If it were up to Copenhagen mayor Frank Jensen, cannabis would be legal in Denmark. But two proposals to trial legalisation of cannabis in the capital have been blocked by parliament. Danish drug laws are shaped by UN narcotics conventions that, despite being archaic, are avidly supported by powerful anti-drug lobbies.
Political party Alternativet have now announced its support for letting the state produce and sell cannabis, however.
“We should not fight cannabis as a drug, we need to fight drug addiction and abuse,” MP Josephine Fock wrote on Facebook.
Most political parties prefer the status quo, with Dansk Folkeparti (DF) and Socialidemokraterne recently demanding that the Venstre government clear the illegal cannabis market on Pusherstreet in Christiania.
This wouldn’t be the first attempt to close the street. Despite a massive police crackdown in 2004, and continual raids by the police’s Task Force Pusherstreet, the market is still thriving.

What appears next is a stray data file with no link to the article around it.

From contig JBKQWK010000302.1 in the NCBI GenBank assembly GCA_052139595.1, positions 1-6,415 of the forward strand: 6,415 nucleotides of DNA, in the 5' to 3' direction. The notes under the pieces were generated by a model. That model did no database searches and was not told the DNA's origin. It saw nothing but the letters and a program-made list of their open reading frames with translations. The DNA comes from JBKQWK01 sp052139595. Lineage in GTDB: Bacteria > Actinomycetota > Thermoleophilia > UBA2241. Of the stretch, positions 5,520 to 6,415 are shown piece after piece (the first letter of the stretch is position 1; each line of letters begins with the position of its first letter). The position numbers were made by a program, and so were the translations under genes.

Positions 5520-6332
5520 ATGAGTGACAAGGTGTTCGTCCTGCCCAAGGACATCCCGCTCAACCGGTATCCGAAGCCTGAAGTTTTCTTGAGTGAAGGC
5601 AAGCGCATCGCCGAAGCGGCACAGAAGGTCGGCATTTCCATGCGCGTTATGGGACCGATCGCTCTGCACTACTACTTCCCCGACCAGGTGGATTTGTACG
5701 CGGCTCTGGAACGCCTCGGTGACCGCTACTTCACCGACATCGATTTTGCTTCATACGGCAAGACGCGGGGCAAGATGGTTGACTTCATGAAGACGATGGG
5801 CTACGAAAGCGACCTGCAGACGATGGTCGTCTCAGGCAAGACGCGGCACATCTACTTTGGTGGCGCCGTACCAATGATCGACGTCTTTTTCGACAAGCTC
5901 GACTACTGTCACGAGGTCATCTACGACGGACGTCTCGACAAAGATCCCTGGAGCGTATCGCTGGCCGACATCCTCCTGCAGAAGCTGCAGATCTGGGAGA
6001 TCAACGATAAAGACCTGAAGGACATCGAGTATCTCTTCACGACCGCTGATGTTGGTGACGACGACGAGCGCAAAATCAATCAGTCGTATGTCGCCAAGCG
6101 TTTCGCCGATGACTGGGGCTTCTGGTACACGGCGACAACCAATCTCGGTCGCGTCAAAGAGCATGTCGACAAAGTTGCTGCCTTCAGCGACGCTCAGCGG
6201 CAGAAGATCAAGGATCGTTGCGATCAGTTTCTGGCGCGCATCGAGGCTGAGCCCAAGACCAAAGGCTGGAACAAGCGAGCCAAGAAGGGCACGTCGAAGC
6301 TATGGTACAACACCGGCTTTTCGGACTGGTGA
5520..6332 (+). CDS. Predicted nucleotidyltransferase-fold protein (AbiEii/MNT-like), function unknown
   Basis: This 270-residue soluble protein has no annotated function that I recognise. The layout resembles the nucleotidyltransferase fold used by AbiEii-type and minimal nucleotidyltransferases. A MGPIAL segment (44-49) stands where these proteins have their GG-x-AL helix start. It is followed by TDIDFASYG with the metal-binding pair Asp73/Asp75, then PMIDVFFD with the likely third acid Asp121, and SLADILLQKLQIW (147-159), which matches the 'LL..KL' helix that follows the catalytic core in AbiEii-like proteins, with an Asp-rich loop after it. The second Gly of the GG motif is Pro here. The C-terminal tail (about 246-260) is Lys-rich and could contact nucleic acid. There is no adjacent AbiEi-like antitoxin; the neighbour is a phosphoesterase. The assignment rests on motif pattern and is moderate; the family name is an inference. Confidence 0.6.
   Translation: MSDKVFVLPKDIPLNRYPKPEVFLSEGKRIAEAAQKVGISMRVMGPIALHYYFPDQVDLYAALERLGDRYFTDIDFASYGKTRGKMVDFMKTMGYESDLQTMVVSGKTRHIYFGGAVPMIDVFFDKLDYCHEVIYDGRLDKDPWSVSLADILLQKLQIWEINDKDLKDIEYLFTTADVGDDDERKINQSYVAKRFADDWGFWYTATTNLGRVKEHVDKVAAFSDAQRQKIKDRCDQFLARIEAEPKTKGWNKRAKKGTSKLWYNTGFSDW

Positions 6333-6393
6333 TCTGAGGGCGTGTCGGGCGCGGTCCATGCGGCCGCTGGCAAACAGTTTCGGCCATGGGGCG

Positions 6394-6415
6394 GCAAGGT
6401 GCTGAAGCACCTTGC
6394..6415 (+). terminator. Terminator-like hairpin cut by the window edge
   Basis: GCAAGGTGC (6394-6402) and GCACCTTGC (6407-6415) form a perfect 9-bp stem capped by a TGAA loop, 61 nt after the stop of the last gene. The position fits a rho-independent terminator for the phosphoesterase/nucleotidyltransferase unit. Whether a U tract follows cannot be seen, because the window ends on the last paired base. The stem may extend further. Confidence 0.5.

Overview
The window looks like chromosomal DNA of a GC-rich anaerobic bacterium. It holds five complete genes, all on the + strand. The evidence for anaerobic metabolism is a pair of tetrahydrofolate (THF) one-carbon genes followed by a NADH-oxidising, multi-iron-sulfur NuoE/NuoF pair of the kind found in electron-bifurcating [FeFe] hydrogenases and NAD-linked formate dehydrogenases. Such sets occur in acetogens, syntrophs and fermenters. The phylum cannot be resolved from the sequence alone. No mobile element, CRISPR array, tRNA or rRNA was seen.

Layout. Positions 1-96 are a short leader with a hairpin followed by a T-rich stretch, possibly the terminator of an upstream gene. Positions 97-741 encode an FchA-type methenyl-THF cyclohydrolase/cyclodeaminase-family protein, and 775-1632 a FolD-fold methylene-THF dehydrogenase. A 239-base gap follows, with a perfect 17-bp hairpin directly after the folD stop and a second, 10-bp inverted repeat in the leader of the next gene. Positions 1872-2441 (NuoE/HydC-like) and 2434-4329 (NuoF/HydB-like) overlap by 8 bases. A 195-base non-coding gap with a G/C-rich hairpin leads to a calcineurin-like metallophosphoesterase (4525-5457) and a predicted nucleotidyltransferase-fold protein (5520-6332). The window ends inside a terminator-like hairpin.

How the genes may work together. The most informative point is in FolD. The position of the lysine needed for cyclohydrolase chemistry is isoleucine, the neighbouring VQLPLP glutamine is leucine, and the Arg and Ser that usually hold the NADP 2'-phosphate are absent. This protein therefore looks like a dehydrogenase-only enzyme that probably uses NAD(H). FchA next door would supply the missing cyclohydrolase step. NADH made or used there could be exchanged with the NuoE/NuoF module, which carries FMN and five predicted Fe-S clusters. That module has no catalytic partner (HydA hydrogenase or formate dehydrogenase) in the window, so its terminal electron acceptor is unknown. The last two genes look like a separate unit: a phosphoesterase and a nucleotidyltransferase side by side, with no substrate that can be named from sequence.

“The environment in Christiania is raw and unfortunately the problem is escalating,” Socialdemokraterne’s justice spokesperson Trine Bramsen told DR. “It is estimated that drugs worth billions of kroner are sold there every year.”
While the two parties were later joined by Konservative, the government ultimately shot down the idea.
“I think both parties can easily figure out that it would require an enormous police presence in Christiania,” Venstre MP Jan E. Jørgensen told Ritzau. “I am not sure where they think we will find these police officers, whether it’s border control, anti-terrorism or guarding the synagogue.” M